CHANGING WORLD: The governor’s proposal to open South Dakota’s medical laws to the practice of telehealth is filed.
Senate Bill 96 would repeal the prohibition against telehealth being used in the absence of the provider-patient relationship. That sentence would be replaced by an acceptance of telehealth.
This reflects the advance of internet technology into remote areas of South Dakota and the barrier that distance raises between patients and providers.
BALLOT MEASURE BATTLE: Republican Representative Fred Deutsch of Florence has never feared a political fight on something he thinks is important. With House Bill 1054, he’s taking on the sponsors of ballot measures.
Deutsch wants them to be responsible for providing copies of their proposed measures to voters who request them, whether in person or by mail. This could potentially costs groups tens of thousands of dollars or more.
The House State Affairs Committee scheduled the bill’s first hearing this morning.
Deutsch by the way was no fan of the three ballot measures in the 2020 election. Two years ago, he voted against the House debating whether to put the Deadwood sports-wagering amendment on the ballot and he wasn’t on the floor for the vote last year. He opposed both marijuana legalization measures too.
On November 20, he posted on Twitter, “South Dakota’s Constitutional Amendment A to legalize marijuna is being taken to court. The issue is: ‘Is Constitutional Amendment A constitutional?’, NOT that the voice of the people is meaningless!”
DRINKING, AGAIN: Legislative resolutions in many cases are a statement of a political position without the force of law. There appears to be a deeper message behind House Concurrent Resolution 6002 regarding standards of conduct for legislators.
Nowhere in its contents does its prime sponsor, Representative Tom Pischke, a Dell Rapids Republican, mention the incident on the final day of the 2020 session, when then-Senate Republican leader Kris Langer of Dell Rapids and Senator Brock Greenfield of Clark returned impaired after drinking alcohol at a lobbyist’s house near the Capitol.
One of the resolution’s co-sponsors is Representative Phil Jensen, a Rapid City Republican. Jensen was the senator who lodged a 3 a.m. protest that night. It led to an official investigation and a formal admonishment by a special Senate panel for the two.
Langer later dropped out of her re-election bid and no longer is in the Legislature. Greenfield wasn’t opposed for re-election, but a majority of Senate Republicans went a different direction for this session and didn’t return him as Senate president pro tem for this term.
REVISING STATE-TRIBAL: Senator Lee Schoenbeck of Watertown wants to change the partisan requirements for the Legislature’s State-Tribal Relations Committee and how its leaders are chosen.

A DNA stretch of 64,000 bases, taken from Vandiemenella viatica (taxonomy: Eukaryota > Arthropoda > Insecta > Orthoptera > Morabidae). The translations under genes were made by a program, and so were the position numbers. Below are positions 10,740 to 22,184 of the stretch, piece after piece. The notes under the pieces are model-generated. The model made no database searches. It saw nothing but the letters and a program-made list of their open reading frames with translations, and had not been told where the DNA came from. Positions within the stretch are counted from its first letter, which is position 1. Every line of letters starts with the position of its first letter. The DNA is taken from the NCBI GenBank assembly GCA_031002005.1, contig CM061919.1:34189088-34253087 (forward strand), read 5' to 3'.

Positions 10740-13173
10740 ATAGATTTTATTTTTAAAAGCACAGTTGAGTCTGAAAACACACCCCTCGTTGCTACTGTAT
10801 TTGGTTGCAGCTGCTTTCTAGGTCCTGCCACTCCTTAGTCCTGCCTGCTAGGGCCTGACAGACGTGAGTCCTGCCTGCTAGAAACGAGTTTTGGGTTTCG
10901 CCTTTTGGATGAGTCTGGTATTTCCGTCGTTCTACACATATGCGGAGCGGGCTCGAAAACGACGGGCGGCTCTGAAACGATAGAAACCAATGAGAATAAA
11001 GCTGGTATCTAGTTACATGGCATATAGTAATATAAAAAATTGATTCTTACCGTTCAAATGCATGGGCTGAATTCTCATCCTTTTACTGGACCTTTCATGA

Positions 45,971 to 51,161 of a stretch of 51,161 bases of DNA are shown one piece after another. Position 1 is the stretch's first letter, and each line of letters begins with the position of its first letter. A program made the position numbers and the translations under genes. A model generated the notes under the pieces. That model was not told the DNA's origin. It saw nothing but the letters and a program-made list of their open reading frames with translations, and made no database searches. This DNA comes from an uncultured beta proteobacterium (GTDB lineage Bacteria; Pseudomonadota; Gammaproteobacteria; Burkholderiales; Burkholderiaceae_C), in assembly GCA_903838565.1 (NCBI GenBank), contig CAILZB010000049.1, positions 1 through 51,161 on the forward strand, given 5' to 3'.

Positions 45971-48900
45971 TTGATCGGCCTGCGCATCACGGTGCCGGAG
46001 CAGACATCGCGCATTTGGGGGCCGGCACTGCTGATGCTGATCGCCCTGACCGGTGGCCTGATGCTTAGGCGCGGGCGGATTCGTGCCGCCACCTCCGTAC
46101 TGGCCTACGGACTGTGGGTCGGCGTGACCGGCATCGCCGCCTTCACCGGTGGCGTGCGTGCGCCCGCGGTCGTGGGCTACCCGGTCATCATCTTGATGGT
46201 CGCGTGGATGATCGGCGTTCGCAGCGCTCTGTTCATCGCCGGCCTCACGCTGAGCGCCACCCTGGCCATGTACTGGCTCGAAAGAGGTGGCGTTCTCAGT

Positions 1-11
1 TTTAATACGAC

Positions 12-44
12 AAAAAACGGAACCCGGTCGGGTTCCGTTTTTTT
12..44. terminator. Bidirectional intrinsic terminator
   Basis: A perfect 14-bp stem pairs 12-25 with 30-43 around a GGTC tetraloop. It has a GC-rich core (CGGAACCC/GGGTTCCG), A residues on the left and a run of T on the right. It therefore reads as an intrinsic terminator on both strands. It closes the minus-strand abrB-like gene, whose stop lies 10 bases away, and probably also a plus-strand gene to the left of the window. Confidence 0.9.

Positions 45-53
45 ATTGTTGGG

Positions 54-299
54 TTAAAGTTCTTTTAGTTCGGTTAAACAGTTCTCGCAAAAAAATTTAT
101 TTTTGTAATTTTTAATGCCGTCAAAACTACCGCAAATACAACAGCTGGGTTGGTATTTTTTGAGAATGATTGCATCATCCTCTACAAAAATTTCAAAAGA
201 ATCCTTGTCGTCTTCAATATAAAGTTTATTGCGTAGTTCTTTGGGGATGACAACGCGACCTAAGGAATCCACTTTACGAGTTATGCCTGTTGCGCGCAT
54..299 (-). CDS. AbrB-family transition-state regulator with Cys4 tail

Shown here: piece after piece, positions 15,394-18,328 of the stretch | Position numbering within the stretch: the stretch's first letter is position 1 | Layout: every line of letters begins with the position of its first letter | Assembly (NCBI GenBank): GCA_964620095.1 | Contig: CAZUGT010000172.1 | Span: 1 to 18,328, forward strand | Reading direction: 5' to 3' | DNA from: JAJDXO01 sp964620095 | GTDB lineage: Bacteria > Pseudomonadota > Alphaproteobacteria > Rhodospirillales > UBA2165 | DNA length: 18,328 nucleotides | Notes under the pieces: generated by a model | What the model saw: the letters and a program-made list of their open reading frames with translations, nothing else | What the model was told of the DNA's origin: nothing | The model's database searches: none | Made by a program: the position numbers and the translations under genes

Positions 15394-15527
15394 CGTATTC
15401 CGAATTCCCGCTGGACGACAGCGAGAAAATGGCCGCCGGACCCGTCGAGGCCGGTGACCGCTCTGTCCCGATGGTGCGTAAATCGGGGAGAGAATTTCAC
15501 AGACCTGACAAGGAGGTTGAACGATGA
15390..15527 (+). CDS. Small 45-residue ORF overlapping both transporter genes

The 10-member panel has five representatives from the House and five from the Senate, with no more than three from each chamber’s majority party.
Senate Bill 97 would repeal the three-member maximum and make the appointments proportionate to the minority party’s members, with at least one minority seat guaranteed from each chamber.
This is similar to what the Watertown Republican proposes for the Retirement Laws Committee.
Driving the changes wre the 2020 election results that saw Republicans increase their numbers at the expense of Democrats, Republicans now hold 32 of the 35 seats in the Senate, up from 30, and 62 seats in the 70-member House, up from 59.
Schoenbeck also wants to remove the State-Tribal committee’s power to select its own leadership. He proposes instead that the committee would be run by co-chairs appointed by the Senate president pro tem and the House speaker. Schoenbeck is Senate president pro tem.
The chair for the 2020 version of the panel was Democratic Rep. Shawn Bordeaux of Mission, while the vice chair was Democratic Senator Red Dawn Foster of Pine Ridge. They are respectively members of the Rosebud Sioux and Oglala Sioux tribes.
D.C. STATEHOOD: Senator Jim Bolin, a Republican retired educator from Canton, Representative Charlie Hoffman, a Republican rancher and farmer from the Eureka area, want the Legislature to tell South Dakota’s three members of Congress to oppose statehood for the District of Columbia.
The Senate State Affairs Committee holds a hearing this morning on their resolution, SCR 601. Among the points in it: “(T)he District of Columbia is in no way representative politically of any of the fifty states, having regularly voted by more than seventy-five percent for the same party’s presidential candidate in each election since 1972.”
The U.S. House of Representatives approved statehood for the district last year 232-180. South Dakota’s member, Representative Dusty Johnson, cast a nay.